Tuesday, November 17, 2015

The Peerless Prognosticator is ON THE AIR!!! -- Game 17: Capitals at Red Wings, November 18th

The Peerless Prognosticator is ON THE AIR!!!

The Washington Capitals spent a brief, if unsuccessful, respite at home for one game last week, and now they return to the Motor City for their second contest against the Detroit Red Wings in eight days on Wednesday night.  What Caps fans will be hoping for is that the Caps do not repeat their effort in a 1-0 loss to the Wings last Tuesday. 

The Caps have struggled on offense lately.  Over their last nine contests the team is 5-3-1, but they have only 20 goals scored (2.22 per game) while holding opponents to 19 goals (2.11 per game). It does not seem to be a possession problem for the Caps.  Their Corsi-for percentages at 5-on-5 in all situations, score adjusted, and close score are 55.5/54.5/52.0, respectively.  Compare those numbers to their comparable overall numbers for the season: 54.5/54.8/53.2.

Where they have had problems is just in good old fashioned shooting.  While their overall shooting percentage was 14.0 percent in their first seven games, when they scored 29 goals on 207 shots (4.14 goals per game), they are shooting just 6.9 percent in their last nine games (20 goals on 291 shots).  If anything, their scoring defense has been better in the 5-3-1 stretch, allowing just 19 goals on 234 shots (8.1 percent/2.11 goals per game), compared to their opening seven game span when they allowed 18 goals on 169 shots (10.7 percent/2.57 goals per game).

You would have to think the pendulum will swing back once more at some point with respect to shooting efficiency.  It would be nice if that would happen against the Red Wings, who are having some troubles on offense of their own.  Going into Tuesday’s games, the Wings were 25th in the league in scoring offense (2.28 goals per game) and have only 13 goals in seven games in November (11 in regulation).  All four of their wins this month (a 4-3-0 record) have been by one goal, and they do not have a win of three or more goals this season since Opening Night in a 4-0 win over the Toronto Maple Leafs.  The only win Detroit has this month against a team that has won more than half the games they have played this season was their 1-0 win over the Caps last week.

The Red Wings have had similar shooting efficiency problems to those the Caps have had recently.  In November, the Red Wings have just 13 goals on 190 shots (6.8 percent).  Only once – their 4-3 overtime win over Ottawa on Monday – have they recorded more than two goals.  Fortunately, their defense has been pretty good, although there is an uneven aspect to it.  They allowed just one goal in each of their first two games this month, both 2-1 wins over Tampa Bay and in overtime over Toronto, respectively, but since then they have allowed three or more goals in four of five games.  Only their shutout of the Caps interrupted that streak.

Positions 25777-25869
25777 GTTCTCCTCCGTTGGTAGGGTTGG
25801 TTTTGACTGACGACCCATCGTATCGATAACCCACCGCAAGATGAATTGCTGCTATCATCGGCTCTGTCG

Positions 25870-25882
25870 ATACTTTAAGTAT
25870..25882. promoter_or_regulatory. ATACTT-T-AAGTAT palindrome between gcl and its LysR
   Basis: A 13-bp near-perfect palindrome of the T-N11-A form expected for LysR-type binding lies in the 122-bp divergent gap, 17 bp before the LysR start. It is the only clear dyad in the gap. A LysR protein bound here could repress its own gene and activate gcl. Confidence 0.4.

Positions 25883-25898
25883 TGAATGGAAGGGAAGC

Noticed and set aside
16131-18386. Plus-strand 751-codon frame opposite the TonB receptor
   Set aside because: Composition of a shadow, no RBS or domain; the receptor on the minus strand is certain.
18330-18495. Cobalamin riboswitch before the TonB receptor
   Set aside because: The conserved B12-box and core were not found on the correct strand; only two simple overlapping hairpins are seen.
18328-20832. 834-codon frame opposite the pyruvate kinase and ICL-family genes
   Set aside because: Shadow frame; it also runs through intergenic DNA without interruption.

Here is how the teams compare overall:

1.  Tomas Tatar is Detroit’s leading scorer in November (2-3-5).  He would be a player to watch if this game goes to overtime.  He had points on both overtime game-winning goals this month for the Red Wings, earning a secondary assist on Jakub Kindl’s game-winner in a 2-1 win over Toronto, and scoring the game-winner himself in overtime of the Red Wings’ 4-3 win over Ottawa on Monday.

2.  Mike “Mr. Helping Helper” Green has assists on four of the 13 goals scored by the Wings this month to lead the team.  He is still looking for that first goal as a Red Wing, though.  The odd part of that is, of the six defensemen for the Wings to have appeared in 12 or more games so far, he and Nicklas Kronwall (71 goals in 674 career games coming into this season) are the only ones without a goal.

3.  The Wings, if not prolific on offense in November, are balanced.  Five different players have two goals this month – Riley Sheahan, Tomas Tatar, Dylan Larkin, Gustav Nyquist, and Andreas Athanasiou. 

4.  Detroit’s special teams have struggled this month.  Their special teams index (power play plus penalty killing percentages) of 93.8 is a level that will not sustain winning on a long-term basis.  The problem is more the power play (10.5 percent) than the penalty kill (83.3 percent).  Perhaps it is one of those streaky things.  After all, the Red Wings closed October with six power play goals on 20 opportunities (30.0 percent) over the last five games of the month.

5.  The Red Wings have a streak of five games in which they were on the good side of 50 percent in the possession numbers.  Their Corsi-for percentages overall, score adjusted, and in close score situations over those five games of 56.1/55.9/53.6, respectively, are quite…respectable (numbers from war-on-ice.com).

1.  In this nine-game offensive drought, the Caps are led in total scoring by Alex Ovechkin and Justin Williams with seven points apiece.  Both players have five-game points streaks as a part of their production, although Ovechkin is on a three-game slide without a point.